Fairstone is launching a junior finance academy to help inform the children of its clients on important financial issues.
It said the platform, which has been developed by university academics in partnership with financial institutions, will help children learn about money in a fun and accessible way.
This comes as the firm conducted its annual research which found a third of people in their twenties taking financial advice wished they’d started at an even younger age.
A further 50 per cent of people polled across all age groups echoed this sentiment, with 98 percent saying starting a financial plan as early as possible was beneficial.
Lee Hartley, chief executive officer at Fairstone, said the latest survey painted a changing landscape for the future of financial services and had implications for both financial advisers and their clients.
“One statistic that stood out was that 98 per cent of clients thought that starting a financial plan as early as possible was critically important,” he said.
“On a broader stage though, there is still much to be done across the sector to educate people about the importance of seeking financial advice and the value in starting that journey as early as possible.
“That poses a challenge and a wake-up call to our sector; as financial institutions we need to be focussed on assisting consumers to have access to first-class advice and support at the right time in their lives, to empower and enable them to make better financial decisions.”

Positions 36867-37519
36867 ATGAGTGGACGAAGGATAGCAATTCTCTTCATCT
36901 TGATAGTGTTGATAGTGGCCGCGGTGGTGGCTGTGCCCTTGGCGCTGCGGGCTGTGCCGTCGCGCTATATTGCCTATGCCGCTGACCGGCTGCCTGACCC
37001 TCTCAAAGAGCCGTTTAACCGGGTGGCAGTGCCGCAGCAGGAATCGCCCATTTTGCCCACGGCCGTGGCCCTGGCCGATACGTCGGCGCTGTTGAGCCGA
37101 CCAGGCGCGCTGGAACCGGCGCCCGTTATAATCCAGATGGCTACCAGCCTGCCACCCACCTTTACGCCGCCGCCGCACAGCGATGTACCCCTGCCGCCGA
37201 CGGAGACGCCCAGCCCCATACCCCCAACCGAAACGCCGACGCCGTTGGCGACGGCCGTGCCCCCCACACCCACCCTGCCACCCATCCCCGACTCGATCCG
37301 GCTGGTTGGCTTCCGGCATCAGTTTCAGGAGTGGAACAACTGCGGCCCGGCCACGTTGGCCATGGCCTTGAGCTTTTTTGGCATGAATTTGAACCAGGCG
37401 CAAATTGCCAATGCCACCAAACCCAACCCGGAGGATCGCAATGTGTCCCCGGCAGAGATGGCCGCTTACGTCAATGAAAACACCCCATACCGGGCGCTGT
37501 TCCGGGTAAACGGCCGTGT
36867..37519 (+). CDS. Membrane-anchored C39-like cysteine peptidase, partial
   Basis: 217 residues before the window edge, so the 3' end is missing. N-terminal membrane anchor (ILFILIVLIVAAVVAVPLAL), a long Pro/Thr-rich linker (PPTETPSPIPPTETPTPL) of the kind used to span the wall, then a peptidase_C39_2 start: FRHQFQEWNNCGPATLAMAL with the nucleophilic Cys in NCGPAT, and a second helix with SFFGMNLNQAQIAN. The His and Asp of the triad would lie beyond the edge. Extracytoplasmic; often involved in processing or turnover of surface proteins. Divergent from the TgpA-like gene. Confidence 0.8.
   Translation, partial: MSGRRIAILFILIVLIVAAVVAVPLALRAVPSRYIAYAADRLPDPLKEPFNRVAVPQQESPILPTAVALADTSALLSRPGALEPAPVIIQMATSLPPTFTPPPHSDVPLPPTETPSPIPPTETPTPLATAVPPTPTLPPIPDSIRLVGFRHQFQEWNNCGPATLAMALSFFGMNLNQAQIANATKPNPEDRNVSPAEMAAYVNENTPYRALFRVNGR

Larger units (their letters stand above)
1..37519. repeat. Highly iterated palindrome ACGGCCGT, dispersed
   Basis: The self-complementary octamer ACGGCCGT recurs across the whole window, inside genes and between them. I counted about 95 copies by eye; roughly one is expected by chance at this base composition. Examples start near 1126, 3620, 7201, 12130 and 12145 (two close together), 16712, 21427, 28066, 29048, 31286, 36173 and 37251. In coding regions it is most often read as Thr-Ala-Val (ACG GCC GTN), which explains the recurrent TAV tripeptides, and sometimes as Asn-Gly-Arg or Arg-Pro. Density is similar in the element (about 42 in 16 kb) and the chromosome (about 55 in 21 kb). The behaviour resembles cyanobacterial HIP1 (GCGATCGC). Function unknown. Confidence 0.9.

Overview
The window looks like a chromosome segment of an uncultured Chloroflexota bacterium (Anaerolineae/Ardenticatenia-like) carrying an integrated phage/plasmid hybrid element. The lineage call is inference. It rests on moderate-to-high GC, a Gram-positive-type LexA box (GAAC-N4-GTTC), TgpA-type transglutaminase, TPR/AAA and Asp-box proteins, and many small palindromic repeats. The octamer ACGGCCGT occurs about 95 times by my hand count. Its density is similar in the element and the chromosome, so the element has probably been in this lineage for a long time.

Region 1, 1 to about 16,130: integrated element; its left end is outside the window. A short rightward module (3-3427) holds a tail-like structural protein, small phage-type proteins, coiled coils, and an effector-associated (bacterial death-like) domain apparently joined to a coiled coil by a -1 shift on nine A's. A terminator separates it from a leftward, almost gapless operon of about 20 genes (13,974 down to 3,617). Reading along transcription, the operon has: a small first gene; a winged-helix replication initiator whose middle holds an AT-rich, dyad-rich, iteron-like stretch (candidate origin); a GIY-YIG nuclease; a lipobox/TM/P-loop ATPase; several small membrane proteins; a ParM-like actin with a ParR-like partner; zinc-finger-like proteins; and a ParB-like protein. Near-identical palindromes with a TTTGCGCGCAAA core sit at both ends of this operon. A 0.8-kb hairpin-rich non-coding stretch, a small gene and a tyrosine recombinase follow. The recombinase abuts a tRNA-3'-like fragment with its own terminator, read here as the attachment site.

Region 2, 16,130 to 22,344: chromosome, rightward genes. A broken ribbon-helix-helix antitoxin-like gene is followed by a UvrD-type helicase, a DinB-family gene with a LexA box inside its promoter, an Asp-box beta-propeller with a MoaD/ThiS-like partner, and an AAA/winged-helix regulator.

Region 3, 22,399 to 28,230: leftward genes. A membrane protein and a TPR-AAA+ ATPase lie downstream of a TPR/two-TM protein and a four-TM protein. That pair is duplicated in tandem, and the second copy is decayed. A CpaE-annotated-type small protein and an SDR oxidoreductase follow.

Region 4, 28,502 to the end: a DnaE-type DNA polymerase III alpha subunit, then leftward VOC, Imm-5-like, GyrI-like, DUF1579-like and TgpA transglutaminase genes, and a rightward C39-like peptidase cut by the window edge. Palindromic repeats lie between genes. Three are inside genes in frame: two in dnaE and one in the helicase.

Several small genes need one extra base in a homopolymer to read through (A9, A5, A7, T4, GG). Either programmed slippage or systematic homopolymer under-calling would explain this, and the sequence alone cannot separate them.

The survey polled over 1,600 of Fairstone’s clients as part of a new report, entitled Changing Landscape: Retirement is not just for the old.
It found one in 10 clients over 65 had started financial advice in their 20s and around 40 per cent of clients had started in their 40s.
Around 69 per cent of clients also said they had introduced their children or grandchildren to the concept of financial advice.
Hartley said: “It is important for younger generations to be educated and informed on financial matters to demystify the subject and to empower them with the confidence to start their financial journey early.
“These conversations should start within the family as savings and investment habits develop over a lifetime, with family culture and age all impacting on decisions that are made.”
He added: “As a sector we need to prepare ourselves for the future where the younger generation will be with more money that they are used to having and needing to make it work harder than ever before.”
Meanwhile, the survey also found that around 87 per cent of clients had made changes in their savings to account for the fact people are living longer.